The conference organisers had engaged an illustrator to record the conference (her output is shown in the header picture) and I was personally very excited to see the overviews come together. Yet again, however, engaging an illustrative artist with no grounding in the intellectual debates of the field characterises the activity of illustration as an archival one. While it may make the content more accessible, this objective is in service once again to academic performativity rather than to enhancing understanding of the material. The illustrator, however, consented to some of her materials being appropriated in the production of this poster:
For me, the beauty of this poster lies in it’s action to call out the discrepancy between the topics acknowledged as significant to the scholarly community of CMS and its internal actions; streams of research papers were running on ableism, feminism, de-colonialisation and emotion in organisations. Yet in the co-ordination of the conference these very issues had not been addressed. Furthermore, the many features appearing on the bingo boards as evidence of scholarly ‘solidarity’ (e.g. active listening to research presentations, encouraging introductions) or of academic ‘bullshit’ (e.g using Q&A time to tell everyone that your work is of key relevance to them and should be cited instead of engaging in constructive criticism) were being foregrounded by the poster and the game.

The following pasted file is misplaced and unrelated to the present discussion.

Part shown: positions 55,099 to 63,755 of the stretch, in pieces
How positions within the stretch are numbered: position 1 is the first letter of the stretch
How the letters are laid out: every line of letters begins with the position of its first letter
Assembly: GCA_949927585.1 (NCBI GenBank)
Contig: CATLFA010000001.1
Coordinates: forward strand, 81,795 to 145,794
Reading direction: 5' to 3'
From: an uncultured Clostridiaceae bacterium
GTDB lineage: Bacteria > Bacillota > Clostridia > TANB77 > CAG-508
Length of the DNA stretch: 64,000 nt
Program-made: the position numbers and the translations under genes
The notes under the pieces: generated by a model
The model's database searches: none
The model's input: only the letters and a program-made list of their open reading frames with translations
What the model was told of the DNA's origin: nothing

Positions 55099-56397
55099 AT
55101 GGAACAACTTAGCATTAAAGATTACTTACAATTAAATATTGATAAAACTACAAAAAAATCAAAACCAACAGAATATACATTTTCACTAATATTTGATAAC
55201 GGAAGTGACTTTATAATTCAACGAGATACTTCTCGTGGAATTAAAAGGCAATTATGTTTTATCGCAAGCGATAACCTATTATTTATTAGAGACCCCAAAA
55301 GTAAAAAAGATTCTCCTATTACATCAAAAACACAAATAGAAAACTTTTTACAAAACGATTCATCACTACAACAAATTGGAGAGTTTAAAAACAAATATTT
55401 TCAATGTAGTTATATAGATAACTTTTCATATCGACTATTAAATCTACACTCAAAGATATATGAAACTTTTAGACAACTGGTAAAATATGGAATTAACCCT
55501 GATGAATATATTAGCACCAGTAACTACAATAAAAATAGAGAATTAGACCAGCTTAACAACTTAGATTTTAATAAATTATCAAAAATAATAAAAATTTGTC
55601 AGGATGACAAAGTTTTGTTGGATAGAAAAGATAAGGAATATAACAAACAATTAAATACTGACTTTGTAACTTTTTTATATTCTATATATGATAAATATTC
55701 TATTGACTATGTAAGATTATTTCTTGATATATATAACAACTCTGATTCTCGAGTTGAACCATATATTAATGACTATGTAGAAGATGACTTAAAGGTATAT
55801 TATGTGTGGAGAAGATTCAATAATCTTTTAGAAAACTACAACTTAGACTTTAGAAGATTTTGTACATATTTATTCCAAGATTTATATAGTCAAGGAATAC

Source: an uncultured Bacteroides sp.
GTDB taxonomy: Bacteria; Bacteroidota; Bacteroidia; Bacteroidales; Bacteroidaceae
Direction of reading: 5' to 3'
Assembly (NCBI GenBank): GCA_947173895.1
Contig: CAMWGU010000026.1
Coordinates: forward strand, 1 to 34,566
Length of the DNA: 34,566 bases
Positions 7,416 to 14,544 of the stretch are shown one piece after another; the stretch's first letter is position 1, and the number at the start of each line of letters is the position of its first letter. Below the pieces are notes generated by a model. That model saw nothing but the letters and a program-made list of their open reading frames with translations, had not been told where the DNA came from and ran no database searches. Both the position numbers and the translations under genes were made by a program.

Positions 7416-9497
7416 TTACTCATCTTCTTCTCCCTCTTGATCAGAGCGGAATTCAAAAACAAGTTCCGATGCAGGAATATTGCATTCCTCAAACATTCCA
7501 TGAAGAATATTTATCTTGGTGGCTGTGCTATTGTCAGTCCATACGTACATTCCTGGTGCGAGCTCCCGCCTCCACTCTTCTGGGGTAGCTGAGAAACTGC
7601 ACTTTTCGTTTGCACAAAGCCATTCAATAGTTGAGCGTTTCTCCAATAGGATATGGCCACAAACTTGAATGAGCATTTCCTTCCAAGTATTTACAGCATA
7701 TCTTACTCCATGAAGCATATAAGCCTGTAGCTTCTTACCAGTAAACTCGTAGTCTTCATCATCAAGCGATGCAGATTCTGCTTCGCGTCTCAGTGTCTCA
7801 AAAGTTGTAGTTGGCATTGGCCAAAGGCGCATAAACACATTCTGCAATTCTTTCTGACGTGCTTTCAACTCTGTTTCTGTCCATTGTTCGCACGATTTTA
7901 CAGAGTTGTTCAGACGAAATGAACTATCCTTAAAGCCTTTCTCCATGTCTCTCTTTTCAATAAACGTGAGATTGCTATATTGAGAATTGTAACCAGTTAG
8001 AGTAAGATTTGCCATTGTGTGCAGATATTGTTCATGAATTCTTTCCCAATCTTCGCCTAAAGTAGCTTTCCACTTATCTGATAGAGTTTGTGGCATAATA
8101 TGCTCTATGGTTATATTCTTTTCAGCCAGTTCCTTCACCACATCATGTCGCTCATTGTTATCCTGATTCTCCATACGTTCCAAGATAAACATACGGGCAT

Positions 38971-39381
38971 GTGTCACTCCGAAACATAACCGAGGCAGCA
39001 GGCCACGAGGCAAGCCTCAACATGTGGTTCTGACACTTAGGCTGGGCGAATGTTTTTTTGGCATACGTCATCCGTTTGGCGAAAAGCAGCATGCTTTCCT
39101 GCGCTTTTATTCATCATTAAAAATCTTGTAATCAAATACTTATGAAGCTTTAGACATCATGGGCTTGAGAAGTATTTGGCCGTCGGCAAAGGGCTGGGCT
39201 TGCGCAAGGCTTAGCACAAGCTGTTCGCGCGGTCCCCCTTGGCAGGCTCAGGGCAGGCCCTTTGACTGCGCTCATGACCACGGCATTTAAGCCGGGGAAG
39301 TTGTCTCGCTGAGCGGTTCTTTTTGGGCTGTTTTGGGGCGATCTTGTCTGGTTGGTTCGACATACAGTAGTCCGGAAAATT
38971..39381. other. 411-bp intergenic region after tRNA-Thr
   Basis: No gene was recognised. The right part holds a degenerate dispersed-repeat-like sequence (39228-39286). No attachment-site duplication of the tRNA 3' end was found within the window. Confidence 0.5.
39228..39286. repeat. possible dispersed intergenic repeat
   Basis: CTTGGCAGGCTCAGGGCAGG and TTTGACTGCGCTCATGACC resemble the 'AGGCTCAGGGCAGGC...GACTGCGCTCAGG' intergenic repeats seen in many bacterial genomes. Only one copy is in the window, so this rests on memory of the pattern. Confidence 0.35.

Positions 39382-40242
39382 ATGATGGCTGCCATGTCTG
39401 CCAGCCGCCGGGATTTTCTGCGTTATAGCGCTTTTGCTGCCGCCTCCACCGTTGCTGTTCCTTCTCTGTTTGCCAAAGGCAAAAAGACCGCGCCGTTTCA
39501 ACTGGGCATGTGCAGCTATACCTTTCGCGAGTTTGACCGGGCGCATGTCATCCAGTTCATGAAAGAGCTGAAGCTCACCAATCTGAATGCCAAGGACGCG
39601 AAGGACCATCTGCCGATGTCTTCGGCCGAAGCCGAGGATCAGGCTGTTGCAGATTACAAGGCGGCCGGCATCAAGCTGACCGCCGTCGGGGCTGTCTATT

All in all, the CMS community, like the broader academic community, may well be in difficult times and have numerous internal tensions over solidarity and action that need to be resolved. Although conferences like these remind us of these tensions, I was extremely pleased to see and support interventions and activism that encourage us to reexamine our priorities and actions with an ambition to forge a better type of scholarly engagement with problems inside and outside of the university.
§ An introduction to the current state of this debate can be found in the recent special issue on critical performativity published in M@n@gement with the remarks from the editors available here